58 Using IBM WebSphere Message Broker as an ESB with WebSphere Process Server
Figure 4-3 Data bindings
Typically, some pre-supplied data bindings are available. However, if these do not
meet your needs, you can write a custom data binding that conforms to the
commonj.connector.runtime.DataBinding interface. In fact, some data bindings
conform to a more specific interface that extends this one and that provides
methods to get and set transport-specific data.
The DataBinding interface specifies two methods, getDataObject() and
setDataObject(). The first method is used by the WebSphere Process Server to
get the data object that should be used within the module and is typically used
when the data binding is specified on an export. The second method is used to
pass the data object into the data binding to be translated into external data and
is typically used on an import. These roles are swapped when a reply message is
handled in a request-response operation.
4.1.3 MQ binding
IBM WebSphere MQ is a popular middleware set of products that provide a
well-known set of messaging communications between applications, which can
WebSphere Process Server
WebSphere
MQ
Data Binding
SDO
Native
Import
I
WebSphere
MQ
Data Binding
Export
I
SDO
Native
Example: An example of an MQ binding is provided in Chapter 9, “Scenario:
Asynchronous callback” on page 275.
Chapter 4. Connectivity options for interoperability 59
themselves be on many dissimilar systems. An MQ binding provides a way to
communicate directly with WebSphere MQ using both exports (incoming) and
imports (outgoing). An MQ binding communicates with WebSphere MQ using
native MQ messages.
An MQ binding is new for WebSphere Process Server 6.0.2, and is designed to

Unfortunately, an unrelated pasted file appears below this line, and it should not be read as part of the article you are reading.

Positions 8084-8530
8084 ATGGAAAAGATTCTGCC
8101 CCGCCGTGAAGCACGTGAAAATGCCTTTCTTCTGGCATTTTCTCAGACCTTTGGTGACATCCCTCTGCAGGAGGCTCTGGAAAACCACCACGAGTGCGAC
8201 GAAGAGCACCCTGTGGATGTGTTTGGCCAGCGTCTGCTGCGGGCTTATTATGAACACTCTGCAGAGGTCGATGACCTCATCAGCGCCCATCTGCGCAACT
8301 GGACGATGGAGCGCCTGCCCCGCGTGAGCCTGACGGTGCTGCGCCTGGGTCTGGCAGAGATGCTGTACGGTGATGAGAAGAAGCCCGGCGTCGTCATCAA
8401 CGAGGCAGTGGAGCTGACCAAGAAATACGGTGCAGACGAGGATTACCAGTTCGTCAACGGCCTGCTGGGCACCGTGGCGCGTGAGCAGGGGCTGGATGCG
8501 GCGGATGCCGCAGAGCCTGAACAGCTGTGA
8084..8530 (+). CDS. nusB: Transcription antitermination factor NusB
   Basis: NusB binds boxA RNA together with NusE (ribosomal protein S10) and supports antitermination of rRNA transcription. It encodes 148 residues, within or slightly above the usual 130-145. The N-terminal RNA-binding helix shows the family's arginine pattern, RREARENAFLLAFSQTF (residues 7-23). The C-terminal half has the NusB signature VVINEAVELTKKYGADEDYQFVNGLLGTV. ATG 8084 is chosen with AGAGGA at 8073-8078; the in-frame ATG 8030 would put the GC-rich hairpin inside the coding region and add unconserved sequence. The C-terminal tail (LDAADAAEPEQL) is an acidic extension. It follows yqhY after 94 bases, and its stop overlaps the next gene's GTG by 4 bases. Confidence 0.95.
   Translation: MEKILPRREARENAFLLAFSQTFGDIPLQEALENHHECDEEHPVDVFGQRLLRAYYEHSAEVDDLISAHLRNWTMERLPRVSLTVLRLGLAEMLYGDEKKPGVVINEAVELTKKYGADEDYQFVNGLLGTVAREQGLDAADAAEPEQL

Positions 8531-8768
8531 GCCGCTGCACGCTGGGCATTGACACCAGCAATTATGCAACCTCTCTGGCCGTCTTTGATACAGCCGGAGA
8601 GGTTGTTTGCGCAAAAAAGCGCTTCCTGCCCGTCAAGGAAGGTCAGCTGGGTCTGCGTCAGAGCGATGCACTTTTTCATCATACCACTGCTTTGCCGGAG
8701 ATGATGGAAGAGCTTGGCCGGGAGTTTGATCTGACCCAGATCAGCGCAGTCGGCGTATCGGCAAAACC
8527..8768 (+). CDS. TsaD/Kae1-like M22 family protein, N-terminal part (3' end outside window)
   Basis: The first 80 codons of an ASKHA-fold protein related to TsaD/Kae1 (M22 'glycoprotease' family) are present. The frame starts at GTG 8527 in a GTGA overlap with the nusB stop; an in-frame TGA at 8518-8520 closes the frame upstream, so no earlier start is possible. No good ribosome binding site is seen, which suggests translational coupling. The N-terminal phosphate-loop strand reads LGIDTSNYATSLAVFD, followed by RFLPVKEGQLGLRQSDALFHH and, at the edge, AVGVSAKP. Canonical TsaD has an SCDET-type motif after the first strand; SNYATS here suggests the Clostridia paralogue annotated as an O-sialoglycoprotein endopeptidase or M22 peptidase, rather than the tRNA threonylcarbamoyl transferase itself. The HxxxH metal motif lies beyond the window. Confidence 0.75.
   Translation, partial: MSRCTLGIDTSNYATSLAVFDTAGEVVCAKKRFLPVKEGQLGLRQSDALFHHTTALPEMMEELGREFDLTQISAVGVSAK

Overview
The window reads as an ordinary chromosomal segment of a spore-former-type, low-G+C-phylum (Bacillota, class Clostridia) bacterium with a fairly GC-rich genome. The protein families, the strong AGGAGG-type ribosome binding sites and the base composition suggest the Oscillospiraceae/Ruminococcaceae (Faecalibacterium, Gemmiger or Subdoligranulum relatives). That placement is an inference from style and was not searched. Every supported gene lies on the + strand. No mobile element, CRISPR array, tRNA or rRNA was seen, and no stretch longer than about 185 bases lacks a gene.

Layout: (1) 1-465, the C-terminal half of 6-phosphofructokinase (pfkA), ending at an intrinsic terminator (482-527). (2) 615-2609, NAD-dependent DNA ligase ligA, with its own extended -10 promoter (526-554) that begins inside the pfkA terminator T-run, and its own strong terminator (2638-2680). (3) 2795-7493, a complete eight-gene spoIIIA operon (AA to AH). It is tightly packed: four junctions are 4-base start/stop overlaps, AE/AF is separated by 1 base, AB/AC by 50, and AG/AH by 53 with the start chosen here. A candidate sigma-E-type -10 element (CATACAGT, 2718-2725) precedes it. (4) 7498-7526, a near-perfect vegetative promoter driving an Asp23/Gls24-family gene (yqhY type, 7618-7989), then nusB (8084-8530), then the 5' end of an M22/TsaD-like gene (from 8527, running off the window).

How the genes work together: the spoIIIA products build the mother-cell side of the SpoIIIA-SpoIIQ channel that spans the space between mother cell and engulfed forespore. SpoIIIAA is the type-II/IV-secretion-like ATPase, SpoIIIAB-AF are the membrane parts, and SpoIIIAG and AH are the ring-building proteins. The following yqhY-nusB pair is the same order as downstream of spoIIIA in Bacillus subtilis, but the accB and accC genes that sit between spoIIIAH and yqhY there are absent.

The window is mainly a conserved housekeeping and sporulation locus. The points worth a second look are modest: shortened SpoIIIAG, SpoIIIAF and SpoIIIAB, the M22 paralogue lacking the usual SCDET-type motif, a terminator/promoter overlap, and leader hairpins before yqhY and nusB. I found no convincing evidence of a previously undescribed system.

provide a direct replacement for the WebSphere MQ Link functionality that is still
available as part of the WebSphere Application Server platform. It is more
straightforward to configure and is generally recommended over MQ Link. An MQ
binding also provides a convenient way to communicate with WebSphere
Message Broker via WebSphere MQ.
In the binding settings, receive and send destination names are specified. These
correspond to destinations on a WebSphere MQ queue manager. Such details
as the queue manager name and the host name for the queue manager must
also be specified.
In this section, we show how a WebSphere MQ message maps to SCA artifacts.
That is, we show how a message maps to a business object and how input and
output from a WebSphere MQ client maps to an interface’s operations.
MQ import and data bindings
Four MQ native body data bindings, which serialize between the SDO and the
MQ message body, are supplied with WebSphere Process Server. In addition,
you can use a user-supplied data binding.
Restrictions: An MQ binding has the following restrictions:
򐂰 The publish/subscribe method of distributing messages is not currently
supported by the MQ binding, although WebSphere MQ itself supports
publish-subscribe.
򐂰 MQ client connections are the only type of connections that are supported.
򐂰 Channel compression, which compresses the data that flows on a
WebSphere MQ channel to improve performance, is not supported.
򐂰 WebSphere MQ headers have specific data types and parsers for them
determine the data type of each field in the header. MQ bindings currently
provide support for the MQRFH and MQRFH2 header.

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